We're so used to our fancy control boards and computer-controlled appliances that we sometimes forget how to troubleshoot old-skool circuits. While these circuits are generally pretty straightforward, the manufacturers employed some clever tricks that can mess with your head if you don't have a firm grasp of simple AC circuits.
Take the buzzer in this dryer as an example:
The Tan or Black side of the buzzer goes straight to neutral through that unlabeled switch beneath the temperature selector. What about the other side? Well, with contacts 5M and 6M of the centrifugal switch closed, it goes through contacts T-W...and straight to neutral.
Huh? That's not gonna work. How does this buzzer ever run?
Depending on how good you are with AC circuits, this is when you might start throwing out possible explanations, some more plausible than others. There's a mistake in the schematic? Maybe. The buzzer is powered by back-EMF from the motor? Doubtful. And what's up with that weirdly drawn Timer Switch 4? Looks like it's closed no matter what position it's in...
Before we dive into the actual explanation, here are a few other schematics that are electrically almost identical to this one.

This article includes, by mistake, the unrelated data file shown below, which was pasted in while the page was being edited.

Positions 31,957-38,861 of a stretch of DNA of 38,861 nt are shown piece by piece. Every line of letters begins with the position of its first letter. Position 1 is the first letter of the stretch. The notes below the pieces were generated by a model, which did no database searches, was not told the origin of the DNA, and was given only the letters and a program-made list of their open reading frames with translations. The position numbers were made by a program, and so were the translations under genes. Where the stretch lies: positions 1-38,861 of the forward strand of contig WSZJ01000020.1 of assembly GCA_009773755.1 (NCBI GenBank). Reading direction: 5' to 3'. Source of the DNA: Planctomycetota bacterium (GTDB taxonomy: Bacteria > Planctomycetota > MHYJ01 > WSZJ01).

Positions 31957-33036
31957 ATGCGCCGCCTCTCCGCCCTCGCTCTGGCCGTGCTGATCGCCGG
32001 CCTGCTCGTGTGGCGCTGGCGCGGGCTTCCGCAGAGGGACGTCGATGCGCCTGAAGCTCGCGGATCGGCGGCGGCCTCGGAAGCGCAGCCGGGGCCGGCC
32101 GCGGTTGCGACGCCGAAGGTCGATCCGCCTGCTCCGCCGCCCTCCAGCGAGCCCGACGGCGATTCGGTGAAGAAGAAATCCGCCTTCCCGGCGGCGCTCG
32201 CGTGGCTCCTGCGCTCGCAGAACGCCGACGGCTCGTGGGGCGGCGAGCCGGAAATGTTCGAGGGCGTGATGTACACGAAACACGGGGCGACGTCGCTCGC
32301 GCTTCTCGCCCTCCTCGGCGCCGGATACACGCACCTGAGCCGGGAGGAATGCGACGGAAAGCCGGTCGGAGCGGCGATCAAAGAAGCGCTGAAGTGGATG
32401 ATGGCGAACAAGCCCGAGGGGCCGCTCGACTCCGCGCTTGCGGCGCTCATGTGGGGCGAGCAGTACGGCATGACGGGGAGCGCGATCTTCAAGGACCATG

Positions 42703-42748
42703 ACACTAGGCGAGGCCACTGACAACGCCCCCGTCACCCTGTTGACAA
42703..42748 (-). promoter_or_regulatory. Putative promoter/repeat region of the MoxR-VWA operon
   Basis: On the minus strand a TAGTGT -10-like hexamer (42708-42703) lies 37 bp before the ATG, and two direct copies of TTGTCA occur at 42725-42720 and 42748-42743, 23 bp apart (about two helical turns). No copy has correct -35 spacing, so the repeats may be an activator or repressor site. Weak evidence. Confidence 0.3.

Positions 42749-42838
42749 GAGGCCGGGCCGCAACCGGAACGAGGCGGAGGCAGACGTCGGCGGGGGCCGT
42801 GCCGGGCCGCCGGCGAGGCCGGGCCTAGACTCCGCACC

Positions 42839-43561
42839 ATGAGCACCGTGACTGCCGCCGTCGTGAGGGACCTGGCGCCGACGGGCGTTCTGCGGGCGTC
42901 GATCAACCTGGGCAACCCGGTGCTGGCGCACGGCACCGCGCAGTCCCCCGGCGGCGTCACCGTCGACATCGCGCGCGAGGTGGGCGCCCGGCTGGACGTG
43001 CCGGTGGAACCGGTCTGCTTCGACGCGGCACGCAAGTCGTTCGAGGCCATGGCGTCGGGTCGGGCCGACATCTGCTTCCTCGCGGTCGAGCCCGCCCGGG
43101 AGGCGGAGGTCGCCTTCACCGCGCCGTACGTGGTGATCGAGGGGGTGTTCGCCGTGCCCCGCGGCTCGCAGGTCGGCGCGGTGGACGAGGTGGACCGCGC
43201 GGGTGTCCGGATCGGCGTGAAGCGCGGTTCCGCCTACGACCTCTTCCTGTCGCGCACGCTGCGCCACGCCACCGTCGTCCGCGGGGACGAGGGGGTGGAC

They all have the exact same arrangement for the buzzer circuit, and they all have that funky and useless-looking Timer Switch 4/T-W contacts. There's something going on right under our noses here.
To realize what it is, you have to a) totally grasp simple AC circuits, and b) have a functional understanding of how the motor centrifugal switch works. Let's break it down:
When the dryer has reached the end of the cycle, it opens those T-W contacts. And yes, there is an open position -- that's a three-position switch, with the middle as the open position. Once that switch opens, neutral is cut off from the motor. But the motor doesn't just stop spinning immediately; it has to wind down. While it's slowing down, those centrifugal switch contacts 5M-6M stay closed for a few seconds, until the rotation has slowed enough for them to go open. This is just how centrifugal switches work.
The upshot of all this is that, for a few seconds at the end of the cycle, the buzzer gets Line voltage through the centrifugal switch. As simple as that. A trace of the circuit is shown below.
You'll notice that the buzzer is a load in series with the main winding of the motor. Does this mean that the main winding is kept active, never allowing the motor to stop? Obviously not. The buzzer's resistance is much higher than the winding's measly 3 ohms, meaning that it drops the lion's share of the voltage. The winding acts more or less as a wire.
Don't believe me? Believe Whirlpool, then -- they made the dryer, after all. Check out page 21 of document #3 in this link:
This is one of many examples of the tricky things that manufacturers did back in the day when they couldn't rely on programmed microchips to get things done. While it may seem like a simple old circuit (and it is, really), you've still got to stay on your toes and not get cocky when approaching these antiquated schematics.